Beginning Feb. 4, Wesleyan’s Van Vleck Observatory will open to the public every Wednesday night, rain or shine, for presentations by faculty and students on the latest space-related discoveries, as well as a chance for everyone to view the sky through a telescope, weather permitting.
The program will start at 8 p.m. on Wednesdays. Presentations are intended to be accessible to visitors of all ages, although aimed primarily at high school level and above.
The series is an expansion on the “observatory nights” Wesleyan has historically hosted only on clear nights—which, in practice, occurred only a few times per semester.
“By making them rain or shine, we hope to draw a larger and more consistent audience,” said Assistant Professor of Astronomy Meredith Hughes. “We’re also aiming to provide deeper engagement for the community by offering, for the first time, half-hour interactive presentations on space news and astronomy research by students and faculty.”
To prepare astronomy students to engage with the public, Hughes taught an astronomical pedagogy seminar during the fall semester.
“This involved giving students the background they need to aim their presentations appropriately and make them engaging and accessible to a wide audience. In the second half of the class they wrote presentations, practiced them, and got feedback from me and their classmates,” said Hughes.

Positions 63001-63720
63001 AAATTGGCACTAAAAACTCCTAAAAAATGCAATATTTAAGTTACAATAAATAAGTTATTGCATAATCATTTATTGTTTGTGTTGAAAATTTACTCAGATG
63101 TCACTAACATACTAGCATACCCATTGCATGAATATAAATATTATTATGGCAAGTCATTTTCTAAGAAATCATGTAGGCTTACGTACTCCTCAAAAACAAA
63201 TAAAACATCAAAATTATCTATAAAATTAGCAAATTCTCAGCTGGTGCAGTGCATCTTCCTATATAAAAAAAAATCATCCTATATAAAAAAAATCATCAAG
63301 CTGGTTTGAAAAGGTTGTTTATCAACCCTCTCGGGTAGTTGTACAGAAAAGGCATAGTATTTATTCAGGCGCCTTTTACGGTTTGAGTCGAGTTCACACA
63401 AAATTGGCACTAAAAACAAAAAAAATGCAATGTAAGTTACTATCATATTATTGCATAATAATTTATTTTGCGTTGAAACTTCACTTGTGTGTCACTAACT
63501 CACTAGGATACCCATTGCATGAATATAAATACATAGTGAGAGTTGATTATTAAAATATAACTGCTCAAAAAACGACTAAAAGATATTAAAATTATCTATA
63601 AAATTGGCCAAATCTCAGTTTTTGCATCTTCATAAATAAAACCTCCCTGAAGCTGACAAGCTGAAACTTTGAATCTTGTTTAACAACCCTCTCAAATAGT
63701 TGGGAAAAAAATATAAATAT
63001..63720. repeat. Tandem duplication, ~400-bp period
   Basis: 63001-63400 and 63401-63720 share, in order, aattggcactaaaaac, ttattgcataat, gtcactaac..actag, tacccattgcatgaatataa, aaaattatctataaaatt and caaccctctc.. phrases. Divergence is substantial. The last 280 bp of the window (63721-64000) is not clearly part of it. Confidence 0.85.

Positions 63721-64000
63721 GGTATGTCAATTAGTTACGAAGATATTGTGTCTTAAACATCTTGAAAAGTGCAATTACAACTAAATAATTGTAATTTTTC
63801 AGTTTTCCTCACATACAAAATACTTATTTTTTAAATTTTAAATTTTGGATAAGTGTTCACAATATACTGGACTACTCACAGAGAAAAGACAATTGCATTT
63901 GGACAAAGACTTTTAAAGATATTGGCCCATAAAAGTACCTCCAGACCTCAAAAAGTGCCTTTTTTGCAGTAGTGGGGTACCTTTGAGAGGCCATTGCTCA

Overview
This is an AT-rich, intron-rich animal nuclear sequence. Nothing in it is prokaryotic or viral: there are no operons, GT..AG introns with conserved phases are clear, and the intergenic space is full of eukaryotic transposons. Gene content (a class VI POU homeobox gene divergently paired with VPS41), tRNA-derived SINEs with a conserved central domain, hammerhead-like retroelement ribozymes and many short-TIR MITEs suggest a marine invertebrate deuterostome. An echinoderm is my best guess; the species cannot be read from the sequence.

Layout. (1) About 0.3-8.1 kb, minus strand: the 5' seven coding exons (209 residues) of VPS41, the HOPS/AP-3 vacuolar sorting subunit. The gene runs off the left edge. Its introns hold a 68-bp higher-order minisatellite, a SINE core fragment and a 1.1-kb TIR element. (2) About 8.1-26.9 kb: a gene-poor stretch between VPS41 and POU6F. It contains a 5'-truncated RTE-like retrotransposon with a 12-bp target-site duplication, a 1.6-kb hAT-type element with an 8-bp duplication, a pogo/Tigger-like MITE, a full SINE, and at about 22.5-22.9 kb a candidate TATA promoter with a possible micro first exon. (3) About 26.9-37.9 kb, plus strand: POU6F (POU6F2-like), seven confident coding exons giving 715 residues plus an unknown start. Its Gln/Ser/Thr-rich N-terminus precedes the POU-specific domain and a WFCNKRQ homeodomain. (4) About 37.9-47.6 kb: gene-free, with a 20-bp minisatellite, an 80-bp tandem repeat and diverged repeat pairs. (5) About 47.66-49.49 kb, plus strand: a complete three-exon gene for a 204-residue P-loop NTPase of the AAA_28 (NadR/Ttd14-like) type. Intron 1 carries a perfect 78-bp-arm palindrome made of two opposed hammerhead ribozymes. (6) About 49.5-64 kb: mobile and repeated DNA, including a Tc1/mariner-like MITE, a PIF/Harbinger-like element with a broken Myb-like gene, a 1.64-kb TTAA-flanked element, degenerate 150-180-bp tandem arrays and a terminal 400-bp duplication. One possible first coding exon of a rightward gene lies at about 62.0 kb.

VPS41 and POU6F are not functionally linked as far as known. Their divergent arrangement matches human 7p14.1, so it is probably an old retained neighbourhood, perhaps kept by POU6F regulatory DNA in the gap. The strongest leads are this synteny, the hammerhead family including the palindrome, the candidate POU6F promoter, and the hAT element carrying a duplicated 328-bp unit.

This project, including stipends for the student presenters, is funded through the broader impacts component of Hughes’ grant from the National Science Foundation.
The Astronomy Department is also working to improve two-way communication with the public. This includes a new email list, through which the department will advertise public events and will solicit feedback from the public on what’s working well and what’s not, as well as what types of events can be added to better serve the community. Sign up for the email list here.
Future plans include a series of monthly kids’ nights at the observatory, and summer activities.
The Van Vleck Observatory will celebrate its centennial in 2016. Events highlighting a century of astronomy in central Connecticut will take place throughout the 2015-16 academic year, and will include a series of public talks, exhibitions, and observation with the newly restored 20 inch Alvan Clark refracting telescope. Further details will be made available on the Astronomy Department website.